A lifelong love of caring for animals led Emma Ford to a career in grooming for some of America’s top event horses — but it’s more than just brushing a horse.
Emma Ford didn’t always want to be a groom. In fact, growing up in England with her foxhunting father, she spent most of her free time riding and participating in Pony Club.
But after moving to America, falling in love with the sport of eventing and witnessing what life at the top of the sport was like, Emma realized that, more than anything, she wanted to be at the pinnacle of eventing — and to achieve this, it wouldn’t be as a rider, but as a groom.
For the past two decades, Emma has traveled across the globe with America’s top eventing horses, learning how to speak their language in order to keep them healthy, happy and comfortable — both in the show ring and at home.
“Riding in the Womb”
Horses were always in Emma’s DNA — and at a tender age, her family instilled in her the importance of taking the best possible care for animals.
“I grew up on a farm and my dad was a master of foxhounds,” Emma says. “My parents definitely drove home the need to take care of your animals if you want to do this as a living or even if it’s a hobby — take the best care of them you can.”
When Emma was old enough, she started Pony Club and competed in everything: dressage, show jumping and eventing. She remembers her first rally — on a Shetland Pony named “Georgie” — to the purchase of a “schoolmaster saint” in show jumping who took her up the levels.
After her Pony Club days ended, Emma attended college with the plan of getting a real-life job and having horses only as a hobby. But when she graduated, she bought a ticket to the U.S. “I wanted to go somewhere different and play around with horses and have a bit of fun. That was in 1998… and I’m still here!”
A Moment of Clarity
After landing on her feet in America and getting a job with eventer Adrienne Iorio, Emma balanced both riding and grooming.
It wasn’t until a trip overseas to compete at Blenheim that Emma realized that she wanted to dedicate her life to grooming. “I walked into the kitchen one day and Mark Todd and Rodney Powell were sitting at the table having coffee and I’m like, ‘Pinch me.’ These are my complete and utter idols.”
“I remember thinking, ‘Wow, this is cool. I want to be at this level of competition.’ That trip cemented where I wanted to go in my career,” she says. “Then the job opened up with Phillip (Dutton) and it was a no-brainer.”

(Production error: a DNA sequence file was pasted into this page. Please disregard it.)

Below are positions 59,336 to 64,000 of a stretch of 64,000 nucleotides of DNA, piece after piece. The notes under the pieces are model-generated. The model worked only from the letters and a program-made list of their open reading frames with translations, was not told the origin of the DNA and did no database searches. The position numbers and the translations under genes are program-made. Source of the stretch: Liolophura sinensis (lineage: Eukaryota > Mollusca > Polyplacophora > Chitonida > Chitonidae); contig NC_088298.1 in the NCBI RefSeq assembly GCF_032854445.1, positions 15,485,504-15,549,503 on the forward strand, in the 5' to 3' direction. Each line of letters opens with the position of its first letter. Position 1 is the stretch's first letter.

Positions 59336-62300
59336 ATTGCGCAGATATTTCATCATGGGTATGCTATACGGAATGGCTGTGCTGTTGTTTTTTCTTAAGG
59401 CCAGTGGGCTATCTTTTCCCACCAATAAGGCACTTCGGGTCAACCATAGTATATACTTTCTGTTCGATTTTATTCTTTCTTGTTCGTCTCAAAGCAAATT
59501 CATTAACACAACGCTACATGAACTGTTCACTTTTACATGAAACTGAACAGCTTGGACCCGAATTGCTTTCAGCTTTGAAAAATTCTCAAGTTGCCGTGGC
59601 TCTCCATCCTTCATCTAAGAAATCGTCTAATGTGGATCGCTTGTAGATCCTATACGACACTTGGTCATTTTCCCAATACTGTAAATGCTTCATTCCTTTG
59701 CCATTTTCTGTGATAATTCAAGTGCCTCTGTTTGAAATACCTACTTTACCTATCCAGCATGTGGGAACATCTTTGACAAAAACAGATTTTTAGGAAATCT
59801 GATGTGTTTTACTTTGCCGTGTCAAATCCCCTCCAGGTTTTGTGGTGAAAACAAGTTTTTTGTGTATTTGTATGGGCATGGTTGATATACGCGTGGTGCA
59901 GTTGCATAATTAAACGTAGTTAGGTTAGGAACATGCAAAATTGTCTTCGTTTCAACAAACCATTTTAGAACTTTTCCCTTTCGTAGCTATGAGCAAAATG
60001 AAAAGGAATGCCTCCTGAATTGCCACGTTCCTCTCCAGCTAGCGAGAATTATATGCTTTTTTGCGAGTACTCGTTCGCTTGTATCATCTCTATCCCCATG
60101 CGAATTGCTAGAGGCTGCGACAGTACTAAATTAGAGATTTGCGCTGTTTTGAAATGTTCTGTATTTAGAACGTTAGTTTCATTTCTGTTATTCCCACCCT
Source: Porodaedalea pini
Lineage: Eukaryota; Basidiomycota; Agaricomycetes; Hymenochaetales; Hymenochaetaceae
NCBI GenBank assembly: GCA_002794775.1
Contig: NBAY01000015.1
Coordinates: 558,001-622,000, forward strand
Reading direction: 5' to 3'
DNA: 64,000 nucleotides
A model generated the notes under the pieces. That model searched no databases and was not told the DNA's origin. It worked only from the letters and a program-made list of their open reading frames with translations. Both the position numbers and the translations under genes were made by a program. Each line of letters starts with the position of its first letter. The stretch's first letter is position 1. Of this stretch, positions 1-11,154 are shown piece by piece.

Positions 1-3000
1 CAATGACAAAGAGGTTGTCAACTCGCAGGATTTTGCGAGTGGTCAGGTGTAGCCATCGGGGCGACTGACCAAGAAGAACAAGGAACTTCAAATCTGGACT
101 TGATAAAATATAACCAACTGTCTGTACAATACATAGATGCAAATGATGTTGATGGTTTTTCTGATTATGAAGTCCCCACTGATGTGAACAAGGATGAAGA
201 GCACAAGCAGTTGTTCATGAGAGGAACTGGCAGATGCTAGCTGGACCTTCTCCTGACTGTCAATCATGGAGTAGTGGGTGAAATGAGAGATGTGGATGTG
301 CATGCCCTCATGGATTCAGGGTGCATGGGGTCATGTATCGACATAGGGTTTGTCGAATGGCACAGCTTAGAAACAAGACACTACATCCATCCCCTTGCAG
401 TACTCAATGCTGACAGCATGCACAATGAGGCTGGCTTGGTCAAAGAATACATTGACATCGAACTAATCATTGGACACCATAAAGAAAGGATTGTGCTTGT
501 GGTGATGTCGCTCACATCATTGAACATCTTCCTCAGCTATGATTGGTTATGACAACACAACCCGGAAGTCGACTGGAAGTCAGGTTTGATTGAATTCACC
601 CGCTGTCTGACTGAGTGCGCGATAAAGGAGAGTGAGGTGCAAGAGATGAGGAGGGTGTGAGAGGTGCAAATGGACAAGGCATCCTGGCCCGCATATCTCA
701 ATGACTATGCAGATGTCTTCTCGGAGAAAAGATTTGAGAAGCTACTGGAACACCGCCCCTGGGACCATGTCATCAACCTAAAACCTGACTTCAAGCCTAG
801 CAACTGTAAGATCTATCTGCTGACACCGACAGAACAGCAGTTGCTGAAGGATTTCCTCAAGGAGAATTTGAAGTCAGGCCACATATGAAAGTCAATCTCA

With Phillip, Emma has climbed to the top of the sport. She has cared for his horses as they’ve traveled overseas to three Olympic Games, four World Equestrian Games and two Pan American Games. And Emma herself has received some impressive awards, including Professional Groom of the Year by the U.S. Eventing Association.
Beyond the Brush
Although Emma’s title is “head groom,” she says that the term doesn’t feel fully accurate to her.
“I don’t think it encompasses everything that’s involved,” she says. “I think a lot of people hear that word and they’re like, ‘Oh, brushing a horse.’ But it’s so, so, so much more — especially at the higher levels.”
To Emma, being a groom requires a deep, holistic knowledge of equine behavior, health, best practices and proper horsemanship — a 24/7 job of listening to the horse. And as the head groom for a stable of elite event horses, there’s added pressure: making sure each horse competes at his best.
“If you don’t understand how that horse ticks at each competition compared to at home, then he might not feel his best when he’s actually competing,” she says.
Emma has also been expanding her knowledge of natural horsemanship and other techniques to make the horses in her care as comfortable and supported as possible. “I try to speak to horses using their language,” she says. “I truly feel that these horses give us everything and they want to do the right thing but they don’t owe us anything. So think we, as human beings, should be doing our best to understand them.”
With her success in the industry, Emma is passionate about sharing the knowledge she’s accumulated with younger athletes and adult amateur riders. Along with teaching horse management clinics, Emma is also the co-author of World-Class Grooming for Horses: The English Rider’s Complete Guide to Daily Care and Competition, a book she co-authored with fellow groom and friend, Cat Hill.
A New Adventure
At the end of 2021, Emma will say farewell to True Prospect Farm and begin an exciting new adventure: a four-month trip to South Africa and Thailand to volunteer on elephant reserves and help with environmental research and animal behavior.
“I’ve been put on this planet to help animals and it’s something I’ve always wanted to do,” says Emma. “I need to slow down a bit so I think now’s the time to do it.”
Although she’ll be temporarily exploring caretaking for a new species, Emma is confident that horses will always come first.
“One great thing about this job is I feel I could go anywhere around the world and groom or do something with horses. You don’t have to be restricted. I’m very fortunate that way. Horses will always be there for me.”